What makes the Coral Princess stand out is the cabins. The decor is, of course, coral - but that's not the only outstanding feature. The majority of outside cabins have balconies. Some cruisers find the option of covered or half-covered balconies a great feature in the event of rain.
Features on the Coral Princess include 100 percent Egyptian cotton linen in all staterooms and Pullman beds to provide extra sleeping capacity in many cabins.
2. Oceana Cruises Riviera
USA Today's Reviewed.com points to The Riviera as a well-loved ship both for Caribbean and European itineraries as well as great staterooms. Although balconies tend to run small, the room sizes make up for it as does the light and airy décor. The Riviera is categorized as 'upscale,' which means it is not for the budget-conscious, but even low-end cabin comes with a sense of luxury.
An inside stateroom, for example, comes with a Tranquility BedSM (Oceania Cruises Exclusive) and 700-Thread-Count Linens so you'll still feel pampered. If your budget allows, a penthouse with an extended balcony is a wonderful cabin. The balcony is huge and can accommodate a party of 12 with no problem. It has fabulous beds and bedding, walk-in closets and bathrooms with both a walk-in shower and separate deep tub.
3. Royal Caribbean's Grandeur of the Seas
According to Cruise Critic, a 2012 refurbish gave this ship a new lease on life. Royal Caribbean spent millions on this ship to add favorite Oasis-class features like updated cabins, including flat-screen TV's, and ship-wide Wi-Fi.
One thing that places the Grandeur on this list is the easy flow for passengers. The great deck designs create the impression that there are no bad cabins, and cruisers like being able to get around the ship and back to their cabin with ease.
Two categories of inside cabins range in size from 137 to 145 square feet:
- Standard outside cabins measure 152 square feet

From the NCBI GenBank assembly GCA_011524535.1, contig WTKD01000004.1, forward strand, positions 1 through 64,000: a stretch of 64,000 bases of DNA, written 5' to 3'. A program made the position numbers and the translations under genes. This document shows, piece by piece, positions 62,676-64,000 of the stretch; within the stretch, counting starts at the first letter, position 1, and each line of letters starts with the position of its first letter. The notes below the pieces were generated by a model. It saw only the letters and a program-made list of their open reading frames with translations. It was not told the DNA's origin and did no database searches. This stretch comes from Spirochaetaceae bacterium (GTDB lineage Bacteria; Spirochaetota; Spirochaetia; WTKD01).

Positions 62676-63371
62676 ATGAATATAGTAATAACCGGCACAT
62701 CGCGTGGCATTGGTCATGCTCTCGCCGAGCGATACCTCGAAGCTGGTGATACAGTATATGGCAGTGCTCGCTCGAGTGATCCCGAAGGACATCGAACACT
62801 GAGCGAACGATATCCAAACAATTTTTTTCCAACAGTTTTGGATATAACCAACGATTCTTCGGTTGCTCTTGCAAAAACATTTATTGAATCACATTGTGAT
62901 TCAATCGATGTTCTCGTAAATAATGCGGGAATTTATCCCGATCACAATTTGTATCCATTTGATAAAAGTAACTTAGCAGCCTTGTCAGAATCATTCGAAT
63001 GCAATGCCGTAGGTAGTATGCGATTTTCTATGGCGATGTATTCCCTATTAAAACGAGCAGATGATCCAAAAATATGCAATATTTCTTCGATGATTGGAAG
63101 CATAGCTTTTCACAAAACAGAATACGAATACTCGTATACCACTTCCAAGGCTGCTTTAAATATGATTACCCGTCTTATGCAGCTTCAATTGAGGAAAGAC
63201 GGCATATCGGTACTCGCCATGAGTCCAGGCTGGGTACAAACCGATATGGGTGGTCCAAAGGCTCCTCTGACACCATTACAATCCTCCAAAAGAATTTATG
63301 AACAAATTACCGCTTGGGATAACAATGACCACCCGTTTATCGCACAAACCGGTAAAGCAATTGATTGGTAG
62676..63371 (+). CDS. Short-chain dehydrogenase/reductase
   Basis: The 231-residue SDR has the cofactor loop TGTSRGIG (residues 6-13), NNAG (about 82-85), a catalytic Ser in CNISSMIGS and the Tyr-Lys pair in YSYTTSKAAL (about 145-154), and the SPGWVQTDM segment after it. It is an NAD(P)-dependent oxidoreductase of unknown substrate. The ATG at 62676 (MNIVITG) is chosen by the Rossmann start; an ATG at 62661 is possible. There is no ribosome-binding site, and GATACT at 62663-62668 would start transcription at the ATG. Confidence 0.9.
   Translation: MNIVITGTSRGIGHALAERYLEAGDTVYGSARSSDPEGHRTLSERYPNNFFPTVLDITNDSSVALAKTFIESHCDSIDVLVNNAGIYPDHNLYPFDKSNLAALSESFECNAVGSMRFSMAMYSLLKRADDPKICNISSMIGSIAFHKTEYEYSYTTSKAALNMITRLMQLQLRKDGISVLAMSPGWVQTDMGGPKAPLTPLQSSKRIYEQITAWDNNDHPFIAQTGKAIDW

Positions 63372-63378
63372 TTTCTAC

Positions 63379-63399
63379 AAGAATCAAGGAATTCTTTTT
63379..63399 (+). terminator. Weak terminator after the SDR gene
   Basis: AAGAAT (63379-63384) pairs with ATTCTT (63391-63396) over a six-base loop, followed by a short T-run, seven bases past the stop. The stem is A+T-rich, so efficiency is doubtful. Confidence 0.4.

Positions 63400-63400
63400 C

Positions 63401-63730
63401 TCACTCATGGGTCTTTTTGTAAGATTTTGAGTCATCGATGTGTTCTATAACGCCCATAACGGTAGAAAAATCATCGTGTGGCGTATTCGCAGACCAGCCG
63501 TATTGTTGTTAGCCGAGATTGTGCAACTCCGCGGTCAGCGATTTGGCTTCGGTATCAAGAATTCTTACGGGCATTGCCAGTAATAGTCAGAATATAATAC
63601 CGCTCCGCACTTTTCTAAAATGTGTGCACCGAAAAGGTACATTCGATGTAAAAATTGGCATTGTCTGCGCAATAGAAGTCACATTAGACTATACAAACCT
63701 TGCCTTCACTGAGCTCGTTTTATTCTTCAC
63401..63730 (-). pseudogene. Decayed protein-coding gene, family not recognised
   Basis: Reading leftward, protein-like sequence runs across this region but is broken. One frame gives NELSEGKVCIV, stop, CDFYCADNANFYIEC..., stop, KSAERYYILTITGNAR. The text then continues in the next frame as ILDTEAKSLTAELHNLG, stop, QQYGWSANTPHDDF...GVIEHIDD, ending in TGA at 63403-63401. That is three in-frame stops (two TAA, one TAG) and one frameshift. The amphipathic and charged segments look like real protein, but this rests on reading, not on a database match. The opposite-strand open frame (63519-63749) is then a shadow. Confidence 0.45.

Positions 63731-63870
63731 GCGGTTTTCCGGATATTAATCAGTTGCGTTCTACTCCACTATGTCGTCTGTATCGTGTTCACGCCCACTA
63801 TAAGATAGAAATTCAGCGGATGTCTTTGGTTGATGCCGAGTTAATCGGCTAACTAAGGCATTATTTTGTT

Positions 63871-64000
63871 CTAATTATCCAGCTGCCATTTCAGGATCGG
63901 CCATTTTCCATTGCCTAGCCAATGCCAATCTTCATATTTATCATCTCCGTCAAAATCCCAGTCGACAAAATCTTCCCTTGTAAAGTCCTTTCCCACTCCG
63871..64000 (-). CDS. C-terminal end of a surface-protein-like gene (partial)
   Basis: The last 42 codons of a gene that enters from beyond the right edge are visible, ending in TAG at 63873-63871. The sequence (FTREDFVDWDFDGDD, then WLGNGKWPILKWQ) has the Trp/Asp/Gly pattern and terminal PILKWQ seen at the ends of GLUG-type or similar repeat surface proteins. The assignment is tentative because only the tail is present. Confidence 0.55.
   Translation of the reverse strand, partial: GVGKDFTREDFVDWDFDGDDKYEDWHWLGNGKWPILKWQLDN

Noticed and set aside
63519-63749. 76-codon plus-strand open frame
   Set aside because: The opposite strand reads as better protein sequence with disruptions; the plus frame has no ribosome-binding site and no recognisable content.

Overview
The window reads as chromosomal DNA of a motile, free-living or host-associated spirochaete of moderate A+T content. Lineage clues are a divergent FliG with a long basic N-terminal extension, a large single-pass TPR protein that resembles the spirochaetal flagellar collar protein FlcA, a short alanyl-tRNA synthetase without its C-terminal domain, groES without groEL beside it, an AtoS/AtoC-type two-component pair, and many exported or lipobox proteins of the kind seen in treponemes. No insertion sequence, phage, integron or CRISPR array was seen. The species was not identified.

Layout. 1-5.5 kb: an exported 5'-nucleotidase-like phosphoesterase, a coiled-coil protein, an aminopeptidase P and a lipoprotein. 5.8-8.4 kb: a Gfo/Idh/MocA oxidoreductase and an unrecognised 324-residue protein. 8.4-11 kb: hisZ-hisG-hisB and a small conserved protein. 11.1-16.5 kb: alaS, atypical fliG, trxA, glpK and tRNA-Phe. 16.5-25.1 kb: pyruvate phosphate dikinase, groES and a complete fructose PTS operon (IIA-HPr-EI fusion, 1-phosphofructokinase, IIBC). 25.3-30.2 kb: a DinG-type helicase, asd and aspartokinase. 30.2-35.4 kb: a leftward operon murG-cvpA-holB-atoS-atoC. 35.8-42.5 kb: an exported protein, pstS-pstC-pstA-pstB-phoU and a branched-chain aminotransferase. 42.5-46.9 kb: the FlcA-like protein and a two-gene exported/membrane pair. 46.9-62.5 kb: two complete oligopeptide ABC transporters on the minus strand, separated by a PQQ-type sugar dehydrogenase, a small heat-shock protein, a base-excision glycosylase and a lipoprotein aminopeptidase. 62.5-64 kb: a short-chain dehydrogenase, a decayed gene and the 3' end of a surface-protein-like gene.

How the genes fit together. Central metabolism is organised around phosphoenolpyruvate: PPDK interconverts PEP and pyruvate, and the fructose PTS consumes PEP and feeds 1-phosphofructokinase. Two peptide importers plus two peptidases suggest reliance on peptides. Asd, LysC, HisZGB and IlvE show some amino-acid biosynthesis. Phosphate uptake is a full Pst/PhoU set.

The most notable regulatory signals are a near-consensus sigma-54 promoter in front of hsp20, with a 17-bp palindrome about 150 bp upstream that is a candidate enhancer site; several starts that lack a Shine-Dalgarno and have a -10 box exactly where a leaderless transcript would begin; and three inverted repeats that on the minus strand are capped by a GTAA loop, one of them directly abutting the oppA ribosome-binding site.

- Standard balcony cabins (with 'superior ocean views') are 192 square feet with 39-square-foot balconies
The cabins are comfortable and practical and storage space is generous. Cruisers rate the cabin service on the Grandeur far above her counterparts.
Three Best Small Ship Cabins
1. Paul Gaugin Cruise ships
Maybe it's because their destinations seem straight out of a list of places to see before you die, but there's really nothing like a Paul Gaugin cruise and their cabins never disappoint. The Cruise Connection notes that the ships and the destinations may be small (mostly French Polynesia), but the staterooms are definitely not.
All Paul Gauguin cabins have ocean views and almost 70 percent are equipped with balconies. The cabins range from 200 to 588 square feet (including the balconies) and most have actual queen-size mattresses (vs. two single beds). Nearly every cabin comes with a full-size tub and shower stocked with high-end L'Occitance bath products.
Beds feature feather-down duvets and share a colorful interior design of plush red carpeting, Mahogany-lacquered cabinetry, chiffon yellow and sheer draperies, navy blue sofas and ottomans, and purple bedspreads with gold leaf patterns. If the shore excursions weren't so spectacular, you may not want to leave your stateroom!
2. Seabourn's Sojourn
The Sojourn has received top reviews across the board from Cruise Compete. The cabins themselves, starting at 300 square feet, are marvelously designed and have been described as a destination in their own right.